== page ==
There are several Housing Scholarship programs available to Southwestern students. Be aware that all proceeds received through these programs is considered taxable income for federal and state income tax purposes. Please consult your tax advisor.
The Dean Arthur J. Abbott Housing Scholarship
The Dean Arthur J. Abbott Housing Scholarship is a non-renewable scholarship available for select incoming students who lease an apartment in Southwestern's on-campus housing complex, The Residences at 7th. Dean Abbott served as toastmaster at Southwestern’s inaugural graduation ceremony in 1916.
Recipients must meet all criteria for on-campus housing, including completing the application, paying the application fee, posting the security deposit for damage to the apartment, meeting credit criteria for rent not covered by the scholarship (which may be through other financial aid funds), and executing the Housing Contract documents, including any Housing Contract renewal documents. The scholarship is for designated apartments (see Housing Office for specifics) at The Residences at 7th only and is not transferable. The scholarship amount is payable in accordance with the Financial Aid Agreement (as defined in and incorporated into the Housing Contract) and is paid directly to the leasing agent by Southwestern. The student is responsible for any remaining balance each month.
The scholarship award terminates and is not renewable with respect to any unpaid amount if the recipient no longer resides at The Residences at 7th, does not complete any portion of their first year of study, withdraws as a student, graduates (other than the short period through the end of the then current lease term), takes a leave of absence, breaches the Housing Contract, becomes academically disqualified or is found to be in violation of the student honor code. The scholarship is not deferrable if the student defers enrollment. The scholarship is not applicable to damages, whether for physical damage or damages for unpaid rent or future rent in the event of breach of the housing contract, early termination payments, late charges, fines or other amounts payable under the Housing Contract.
These rules are subject to interpretation by the Director of Financial Aid, subject to appeal to the Chief Financial Officer within five days of the Director’s notification to the student of an interpretation. Southwestern reserves the right to clarify, update or prospectively amend these rules at any time. Housing Contract and Financial Aid Agreement forms are available through the Housing Office.
NOTE: INCOME TAXATION OF HOUSING SCHOLARSHIPS
Recipients are advised that housing scholarships constitute taxable income for federal and state income tax purposes. Please consult your tax advisor.
About Arthur J. Abbot
Dean of Southwestern (1915-1920)
Arthur J. Abbott was born on August 15, 1885, in Clayton, Michigan. He graduated from the University of Michigan, department of Literature, Science and Arts with an A.B. degree in 1909. He later graduated from the University of Michigan Law Department in 1911.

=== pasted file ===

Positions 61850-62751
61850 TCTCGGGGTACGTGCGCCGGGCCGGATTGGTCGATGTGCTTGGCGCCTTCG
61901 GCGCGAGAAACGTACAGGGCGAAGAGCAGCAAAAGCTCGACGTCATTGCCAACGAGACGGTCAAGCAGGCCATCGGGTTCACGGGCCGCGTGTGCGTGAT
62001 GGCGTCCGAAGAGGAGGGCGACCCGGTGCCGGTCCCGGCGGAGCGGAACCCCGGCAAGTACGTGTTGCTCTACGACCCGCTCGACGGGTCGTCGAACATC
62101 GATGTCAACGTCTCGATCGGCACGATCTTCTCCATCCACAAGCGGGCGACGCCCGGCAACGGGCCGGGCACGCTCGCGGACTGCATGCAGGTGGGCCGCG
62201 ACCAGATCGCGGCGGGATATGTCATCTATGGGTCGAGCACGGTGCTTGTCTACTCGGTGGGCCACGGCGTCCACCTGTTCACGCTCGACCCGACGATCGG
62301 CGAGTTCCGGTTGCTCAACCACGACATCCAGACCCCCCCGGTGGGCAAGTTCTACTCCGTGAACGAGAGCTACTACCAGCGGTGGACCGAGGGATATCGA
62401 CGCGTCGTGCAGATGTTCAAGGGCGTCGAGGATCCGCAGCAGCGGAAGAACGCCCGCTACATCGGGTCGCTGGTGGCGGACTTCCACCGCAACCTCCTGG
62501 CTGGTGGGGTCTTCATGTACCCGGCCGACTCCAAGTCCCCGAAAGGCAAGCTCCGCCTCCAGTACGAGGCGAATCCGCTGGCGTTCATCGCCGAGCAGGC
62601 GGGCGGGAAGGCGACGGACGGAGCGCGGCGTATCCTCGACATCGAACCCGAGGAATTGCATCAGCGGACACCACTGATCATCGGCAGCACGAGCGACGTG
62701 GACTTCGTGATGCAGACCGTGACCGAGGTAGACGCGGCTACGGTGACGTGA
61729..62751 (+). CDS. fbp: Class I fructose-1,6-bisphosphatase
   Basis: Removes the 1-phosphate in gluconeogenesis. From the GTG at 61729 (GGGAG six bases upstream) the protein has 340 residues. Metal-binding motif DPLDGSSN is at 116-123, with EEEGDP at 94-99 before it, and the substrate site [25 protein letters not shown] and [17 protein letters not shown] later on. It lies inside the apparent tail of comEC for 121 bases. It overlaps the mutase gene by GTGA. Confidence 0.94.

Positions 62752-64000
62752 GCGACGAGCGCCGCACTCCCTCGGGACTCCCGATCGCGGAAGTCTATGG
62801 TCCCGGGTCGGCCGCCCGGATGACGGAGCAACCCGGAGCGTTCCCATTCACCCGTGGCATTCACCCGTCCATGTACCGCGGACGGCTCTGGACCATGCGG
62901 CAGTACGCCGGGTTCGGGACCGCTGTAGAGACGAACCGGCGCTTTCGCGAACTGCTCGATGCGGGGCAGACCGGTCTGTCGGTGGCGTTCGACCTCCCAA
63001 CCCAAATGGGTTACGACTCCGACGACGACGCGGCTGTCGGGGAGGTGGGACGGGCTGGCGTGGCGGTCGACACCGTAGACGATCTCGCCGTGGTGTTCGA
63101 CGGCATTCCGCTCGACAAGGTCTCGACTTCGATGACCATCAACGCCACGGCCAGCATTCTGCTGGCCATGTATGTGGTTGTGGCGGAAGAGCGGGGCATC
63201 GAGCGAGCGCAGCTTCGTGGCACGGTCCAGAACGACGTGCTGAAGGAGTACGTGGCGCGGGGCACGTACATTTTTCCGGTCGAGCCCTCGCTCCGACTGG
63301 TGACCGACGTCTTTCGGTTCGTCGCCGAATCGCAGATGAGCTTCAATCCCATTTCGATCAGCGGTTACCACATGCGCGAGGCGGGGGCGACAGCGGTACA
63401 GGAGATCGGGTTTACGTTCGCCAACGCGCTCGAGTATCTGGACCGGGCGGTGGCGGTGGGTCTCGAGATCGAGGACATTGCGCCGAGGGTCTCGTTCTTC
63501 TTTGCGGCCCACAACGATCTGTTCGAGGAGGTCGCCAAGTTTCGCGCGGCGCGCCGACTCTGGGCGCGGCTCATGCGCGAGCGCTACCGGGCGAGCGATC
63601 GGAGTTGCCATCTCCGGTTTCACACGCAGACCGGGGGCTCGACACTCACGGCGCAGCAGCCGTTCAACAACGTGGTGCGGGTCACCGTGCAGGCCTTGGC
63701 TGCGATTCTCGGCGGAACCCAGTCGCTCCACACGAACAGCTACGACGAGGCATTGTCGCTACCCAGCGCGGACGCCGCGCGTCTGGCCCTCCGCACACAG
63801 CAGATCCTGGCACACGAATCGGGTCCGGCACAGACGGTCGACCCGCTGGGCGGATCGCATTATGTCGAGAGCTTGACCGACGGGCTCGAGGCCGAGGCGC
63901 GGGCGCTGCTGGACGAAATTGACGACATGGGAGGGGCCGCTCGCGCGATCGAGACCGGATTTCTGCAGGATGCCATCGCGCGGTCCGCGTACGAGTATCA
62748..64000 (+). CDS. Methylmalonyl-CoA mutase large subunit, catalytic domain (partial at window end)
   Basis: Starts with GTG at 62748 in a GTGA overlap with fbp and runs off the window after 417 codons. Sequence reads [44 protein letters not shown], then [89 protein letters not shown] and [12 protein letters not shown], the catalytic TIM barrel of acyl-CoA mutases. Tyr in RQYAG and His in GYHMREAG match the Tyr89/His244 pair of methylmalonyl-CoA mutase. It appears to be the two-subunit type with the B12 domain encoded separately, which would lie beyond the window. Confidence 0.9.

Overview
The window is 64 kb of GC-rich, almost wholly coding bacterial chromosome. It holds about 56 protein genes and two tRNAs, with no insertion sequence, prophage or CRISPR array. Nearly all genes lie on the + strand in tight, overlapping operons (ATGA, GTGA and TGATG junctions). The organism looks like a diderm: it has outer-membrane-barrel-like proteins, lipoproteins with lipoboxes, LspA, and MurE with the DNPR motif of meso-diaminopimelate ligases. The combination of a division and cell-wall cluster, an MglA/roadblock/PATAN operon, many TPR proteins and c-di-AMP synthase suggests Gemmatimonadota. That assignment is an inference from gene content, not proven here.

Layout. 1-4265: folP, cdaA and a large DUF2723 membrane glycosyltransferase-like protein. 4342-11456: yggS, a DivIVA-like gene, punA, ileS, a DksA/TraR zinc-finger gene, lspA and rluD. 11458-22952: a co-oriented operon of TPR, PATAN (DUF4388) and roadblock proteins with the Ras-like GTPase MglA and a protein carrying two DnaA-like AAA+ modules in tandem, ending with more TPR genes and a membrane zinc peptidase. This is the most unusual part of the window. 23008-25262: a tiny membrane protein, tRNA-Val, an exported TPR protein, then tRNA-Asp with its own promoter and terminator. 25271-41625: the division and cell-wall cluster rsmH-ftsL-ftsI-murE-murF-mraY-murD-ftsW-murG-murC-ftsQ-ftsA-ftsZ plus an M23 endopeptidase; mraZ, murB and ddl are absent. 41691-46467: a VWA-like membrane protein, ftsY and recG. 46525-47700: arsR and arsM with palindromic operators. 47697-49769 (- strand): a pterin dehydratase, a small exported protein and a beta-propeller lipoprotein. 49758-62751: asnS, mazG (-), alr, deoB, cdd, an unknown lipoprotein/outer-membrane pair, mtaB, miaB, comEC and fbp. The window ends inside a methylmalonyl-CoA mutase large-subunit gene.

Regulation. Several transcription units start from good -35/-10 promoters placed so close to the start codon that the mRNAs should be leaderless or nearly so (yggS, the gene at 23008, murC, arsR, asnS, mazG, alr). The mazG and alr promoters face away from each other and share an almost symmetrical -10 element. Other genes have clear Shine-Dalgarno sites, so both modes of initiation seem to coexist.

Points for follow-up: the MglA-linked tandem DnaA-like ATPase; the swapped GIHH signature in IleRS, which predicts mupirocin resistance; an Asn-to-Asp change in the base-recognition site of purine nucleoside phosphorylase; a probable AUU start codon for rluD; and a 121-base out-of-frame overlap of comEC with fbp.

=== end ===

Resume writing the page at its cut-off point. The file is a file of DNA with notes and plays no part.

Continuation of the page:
While at Michigan, Abbott was general manager of the Michigan Alumnus and associate editor of the Michigan Law Review. He also was a member of Delta Sigma Rho debating fraternity, Sigma Delta Chi journalism fraternity, and the Order of the Coif while in law school. He was admitted to the Michigan bar in June 1911, and to the California bar in 1912. He was later admitted to the United States District Court of Southern California.
Abbott became Dean of Southwestern in 1915, after spending a few years on the faculty teaching Common Law Pleading and Code Pleading. He served as Acting Dean from April 15, 1915 to January 1916, and he became Dean of the Law School in January 1916. According to the Southwestern University Law Review, “Under Dean Abbott’s tenure, the school progressed steadily in every way and now has an enrollment of seventy five students for the year of 1915-1916.” With the law school’s move to the Wilcox building in 1915, he oversaw the addition of 1200 volumes to the library, and publishing of the first issue of the Southwestern University Law Review in 1916. Dean Abbott served as toastmaster at the first graduation ceremonies and banquet held on June 7, 1916, when Betty Trier Berry ’15, Southwestern’s first graduate, was conferred the degree of juris doctor for the academic work she completed the previous year, and B. Rey Schauer ’16 received his degree, becoming Southwestern’s second graduate.
In 1913, Abbott started the firm Abbott & Pierce with Albert D. Pierce, a classmate from the University of Michigan. As a legal practitioner, Dean Abbott was general counsel for the Los Angeles Ad Club and appeared before the state Judiciary Committee of the Legislature on behalf of the truth in advertising bill. Drafted by Abbott, the bill prohibited false representation in advertising by newspapers, magazines, bill boards, handbills, or any other medium. He remained with the firm until 1920.
In 1918 during World War I, Dean Abbott took a one year leave of absence from the law school to “engage in war service,” after receiving a “telegraphic offer of appointment to a responsible administrative position,” and served on the staff of the Shipping Board in Washington, D.C. A faculty executive committee was appointed to conduct his duties and the affairs of the law school during his absence. Dean Abbott resigned his position as Dean at Southwestern in May 1920, to return to Detroit to practice law.